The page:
Today's poem is by Marianne Boruch

The Park in November

Part rain or part twilight
or it's a car pulling up. Late afternoon
not warm, not too cold.
It's I haven't, I couldn't. But a woman
sits in that car, a man there too,
a shadow coming down not a curse,
just rain. Nothing
to do really. Here in the shelter it's damp
and nothing but benches cut
with a knife: the standard fuck you, and so-
and-so loves Julie or Mike or Chris W, names
scratched inside nervous
little hearts, each a heat sink, stupid
sudden-luck box, a wound
in reverse. I can't tell. Why would anyone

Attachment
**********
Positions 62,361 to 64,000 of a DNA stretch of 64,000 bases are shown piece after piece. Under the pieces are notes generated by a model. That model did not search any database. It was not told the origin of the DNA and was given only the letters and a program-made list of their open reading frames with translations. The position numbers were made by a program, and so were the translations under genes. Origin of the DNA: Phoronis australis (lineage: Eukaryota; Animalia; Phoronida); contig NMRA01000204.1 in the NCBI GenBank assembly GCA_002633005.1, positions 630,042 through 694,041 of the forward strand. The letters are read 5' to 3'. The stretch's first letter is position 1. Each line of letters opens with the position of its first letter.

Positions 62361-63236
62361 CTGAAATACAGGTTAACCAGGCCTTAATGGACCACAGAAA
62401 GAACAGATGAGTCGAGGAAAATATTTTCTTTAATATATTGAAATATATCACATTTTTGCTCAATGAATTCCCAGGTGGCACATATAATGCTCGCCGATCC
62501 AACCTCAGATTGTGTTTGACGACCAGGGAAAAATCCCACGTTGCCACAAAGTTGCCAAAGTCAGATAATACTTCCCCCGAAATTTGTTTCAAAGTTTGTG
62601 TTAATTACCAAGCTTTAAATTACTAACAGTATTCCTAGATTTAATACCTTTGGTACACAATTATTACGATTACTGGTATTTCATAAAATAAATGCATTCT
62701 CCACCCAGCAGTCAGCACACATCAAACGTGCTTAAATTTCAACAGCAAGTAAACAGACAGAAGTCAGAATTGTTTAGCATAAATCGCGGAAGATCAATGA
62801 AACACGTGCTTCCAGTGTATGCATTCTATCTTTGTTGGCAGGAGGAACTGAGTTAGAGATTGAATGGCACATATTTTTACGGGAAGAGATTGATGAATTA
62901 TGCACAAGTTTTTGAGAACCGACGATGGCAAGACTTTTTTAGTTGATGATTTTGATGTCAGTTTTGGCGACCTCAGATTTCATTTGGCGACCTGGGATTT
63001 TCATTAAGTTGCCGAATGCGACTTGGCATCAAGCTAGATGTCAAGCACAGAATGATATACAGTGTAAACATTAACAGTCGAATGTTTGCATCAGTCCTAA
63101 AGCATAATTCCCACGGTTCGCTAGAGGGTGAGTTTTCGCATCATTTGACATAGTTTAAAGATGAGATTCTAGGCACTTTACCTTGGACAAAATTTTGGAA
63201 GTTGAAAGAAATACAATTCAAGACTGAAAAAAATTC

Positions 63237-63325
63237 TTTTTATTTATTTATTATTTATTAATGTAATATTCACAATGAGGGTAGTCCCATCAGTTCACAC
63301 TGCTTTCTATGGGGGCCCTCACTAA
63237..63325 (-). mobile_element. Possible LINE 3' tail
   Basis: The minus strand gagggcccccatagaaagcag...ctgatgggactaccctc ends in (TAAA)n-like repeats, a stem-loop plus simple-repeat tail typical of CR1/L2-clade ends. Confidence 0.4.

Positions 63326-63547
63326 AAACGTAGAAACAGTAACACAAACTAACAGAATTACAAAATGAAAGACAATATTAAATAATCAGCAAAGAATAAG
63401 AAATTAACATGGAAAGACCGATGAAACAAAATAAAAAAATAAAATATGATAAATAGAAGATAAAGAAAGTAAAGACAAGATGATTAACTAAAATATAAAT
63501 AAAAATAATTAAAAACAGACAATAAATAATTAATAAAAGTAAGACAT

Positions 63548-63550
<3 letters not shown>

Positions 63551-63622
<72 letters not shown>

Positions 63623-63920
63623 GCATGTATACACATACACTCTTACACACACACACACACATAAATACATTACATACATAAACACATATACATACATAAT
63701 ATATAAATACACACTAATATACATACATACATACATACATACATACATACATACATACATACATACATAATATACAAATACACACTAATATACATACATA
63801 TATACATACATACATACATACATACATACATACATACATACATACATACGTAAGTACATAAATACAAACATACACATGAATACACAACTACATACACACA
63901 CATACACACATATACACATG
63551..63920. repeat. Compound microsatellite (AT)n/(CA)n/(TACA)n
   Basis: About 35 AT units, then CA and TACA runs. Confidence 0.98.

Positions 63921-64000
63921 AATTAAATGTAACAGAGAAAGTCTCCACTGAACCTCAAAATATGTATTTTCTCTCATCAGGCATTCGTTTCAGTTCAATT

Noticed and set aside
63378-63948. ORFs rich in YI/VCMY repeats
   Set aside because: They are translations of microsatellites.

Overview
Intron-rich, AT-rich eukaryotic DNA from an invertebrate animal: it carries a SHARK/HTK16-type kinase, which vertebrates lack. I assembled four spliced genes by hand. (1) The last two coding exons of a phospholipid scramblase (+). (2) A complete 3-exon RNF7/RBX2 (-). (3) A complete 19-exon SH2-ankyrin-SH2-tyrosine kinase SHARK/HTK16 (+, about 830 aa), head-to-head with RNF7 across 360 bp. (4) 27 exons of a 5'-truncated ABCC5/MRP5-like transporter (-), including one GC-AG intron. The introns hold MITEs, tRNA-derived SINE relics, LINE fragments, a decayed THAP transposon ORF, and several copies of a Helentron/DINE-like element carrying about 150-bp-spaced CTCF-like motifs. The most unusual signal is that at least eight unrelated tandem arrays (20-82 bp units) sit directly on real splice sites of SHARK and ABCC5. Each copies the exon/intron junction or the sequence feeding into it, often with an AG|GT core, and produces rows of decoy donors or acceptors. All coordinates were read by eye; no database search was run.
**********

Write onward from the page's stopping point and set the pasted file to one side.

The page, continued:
sit in a car like that? She's crying.
Or he could be crying. I see it.
I x-ray dusk. I'm a tragedy-seeking instrument
of—no, not light. Her hands on the wheel,
she's miles from here now. Rain,
the afternoon, those hardly-any-words
between them. Yes, then no. I mean
nothing opens why she
stays up front, why he's climbing
into the back now. Why the car
is a room in a house
neither imagined. Why breath
goes white on a window if certain
things cannot be said.

Copyright © 2006 Marianne Boruch All rights reserved
from The Gettysburg Review
Reprinted by Verse Daily® with permission

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